If you would like to come up and visit him let me know and I will see if I can arrange it.
    "A Man should be able to change a diaper, plan an invasion, butcher a hog, conn a ship, design a building, write a sonnet, balance accounts, build a wall, set a Bone...cook a tasty meal, fight efficiently and die gallantly. Specialization is for insects."

    - Robert A. Heinlein

  10. #10
    us
    Nov 2006
    lower Ala.
    J.W.Fishers Pulse 8X
    21

    Re: where to hunt in Alabama (AL)?

    Yes new regs for Alabama as of Feb. 2006 and that old codger is on the Maritime Advisory Council.
    Time will tell

  11. #11

    Aug 2005
    Mobile Bay, Alabama
    430
    2 times

    Re: where to hunt in Alabama (AL)?

    A picture from Mt Vernon, AL.
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  12. #12

    Oct 2004
    Oxford,Alabama
    694
    1 times

    Re: where to hunt in Alabama (AL)?

    Great photo of the Indians! Do you have a time period for it?
    CZ-5
    Oxford,Al
        or
    Lickskillet,Al

  13. #13

    Aug 2005
    Mobile Bay, Alabama
    430
    2 times

    Re: where to hunt in Alabama (AL)?

    These were the followers of Geronimo. So it would be between 1887 and 1894.

    Mount Vernon Arsenal and Barracks

    Established 1828 by Congress to store arms and munitions for U. S. Army. Original structures completed 1830's. Arsenal appropriated by Confederacy 1861; equipment moved to Selma facilities. After Civil War used as U. S. Army barracks; from 1887-1894 served as holding ground for Apache Indian prisoners. Deeded to State of Alabama 1895.
    Josiah Gorgas, later Chief of Ordnance of Confederacy, stationed here 1850's; Dr. Walter Reed, conqueror of yellow fever, served as post surgeon 1880's; Apache chieftain, Geronimo, prisoner here 1887-1894.

    Attached Images Attached Images  

  14. #14

    Aug 2005
    Mobile Bay, Alabama
    430
    2 times

    Re: where to hunt in Alabama (AL)?

    I wonder what happened to the child?

    The Indians who did not follow him to Oklahoma after his release/death stayed and are now what are called the MOWA's(Mobile Washington County Indians). They are a mix of Indian, White, Black and Cajun. The US Gvmt has not recognized them as a tribe.
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  15. #15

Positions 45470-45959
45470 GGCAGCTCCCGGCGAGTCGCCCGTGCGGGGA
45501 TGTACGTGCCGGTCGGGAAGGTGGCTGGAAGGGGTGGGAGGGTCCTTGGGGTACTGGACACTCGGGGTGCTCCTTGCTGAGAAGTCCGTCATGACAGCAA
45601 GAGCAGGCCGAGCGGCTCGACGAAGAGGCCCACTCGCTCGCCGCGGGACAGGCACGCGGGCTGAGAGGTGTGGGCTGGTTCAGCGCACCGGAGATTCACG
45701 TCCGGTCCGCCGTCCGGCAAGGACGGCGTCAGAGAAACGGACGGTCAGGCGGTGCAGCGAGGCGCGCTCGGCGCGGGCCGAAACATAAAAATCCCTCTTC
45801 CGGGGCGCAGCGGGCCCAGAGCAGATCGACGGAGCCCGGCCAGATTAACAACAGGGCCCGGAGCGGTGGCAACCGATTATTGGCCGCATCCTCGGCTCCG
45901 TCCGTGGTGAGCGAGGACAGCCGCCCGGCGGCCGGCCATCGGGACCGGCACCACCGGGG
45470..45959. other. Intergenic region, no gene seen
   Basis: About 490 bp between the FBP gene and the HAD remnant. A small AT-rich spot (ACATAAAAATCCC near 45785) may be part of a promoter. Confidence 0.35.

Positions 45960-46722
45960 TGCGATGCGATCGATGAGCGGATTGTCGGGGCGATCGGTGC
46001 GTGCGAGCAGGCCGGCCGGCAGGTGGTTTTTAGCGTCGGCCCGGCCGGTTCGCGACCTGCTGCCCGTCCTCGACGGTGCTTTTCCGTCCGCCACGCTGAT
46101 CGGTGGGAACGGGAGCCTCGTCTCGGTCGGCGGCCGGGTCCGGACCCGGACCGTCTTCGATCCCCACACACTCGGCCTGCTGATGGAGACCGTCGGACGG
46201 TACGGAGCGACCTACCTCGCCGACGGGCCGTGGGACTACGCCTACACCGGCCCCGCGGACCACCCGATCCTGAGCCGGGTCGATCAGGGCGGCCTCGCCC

Aug 2005
    Mobile Bay, Alabama
    430
    2 times

    Re: where to hunt in Alabama (AL)?

    Correction: He was transferred to another Fort after Mt. Vernon:

    February 18, 1909
    OBITUARY
    Old Apache Chief Geronimo Is Dead
    Special to The New York Times
    LAWTON, Okla., Feb. 17.--Geronimo, the Apache Indian chief, died of pneumonia to-day in the hospital at Fort Sill. He was nearly 90 years of age, and had been held at the Fort as a prisoner of war for many years. He will be buried in the Indian Cemetery tomorrow by the missionaries, the old chief having professed religion three years ago.

    As the leader of the warring Apaches of the Southwestern territories in pioneer days, Geronimo gained a reputation for cruelty and cunning never surpassed by that of any other American Indian chief. For more than twenty years he and his men were the terror of the country, always leaving a trail of bloodshed and devastation. The old chief was captured many times, but always got away again, until his final capture, in 1886, by a small command of infantry scouts under Capt. H.W. Lawton, who, as Major General, was killed at the head of his command in the Philippines, and Assistant Surgeon Leonard Wood, today in command of the Department of the East, with headquarters at Governors Island.

    The capture was made in the Summer, after a long and very trying campaign of many months, in which Lawton and Wood gained a reputation which will be long remembered in the annals of the army. Geronimo was at first sent to Fort Pickens, but was later transferred to Fort Sill. Until a few years ago he did not give up the hope of some day returning to the leadership of the tribes of the Southwest, and in the early years of his imprisonment he made several attempts to escape.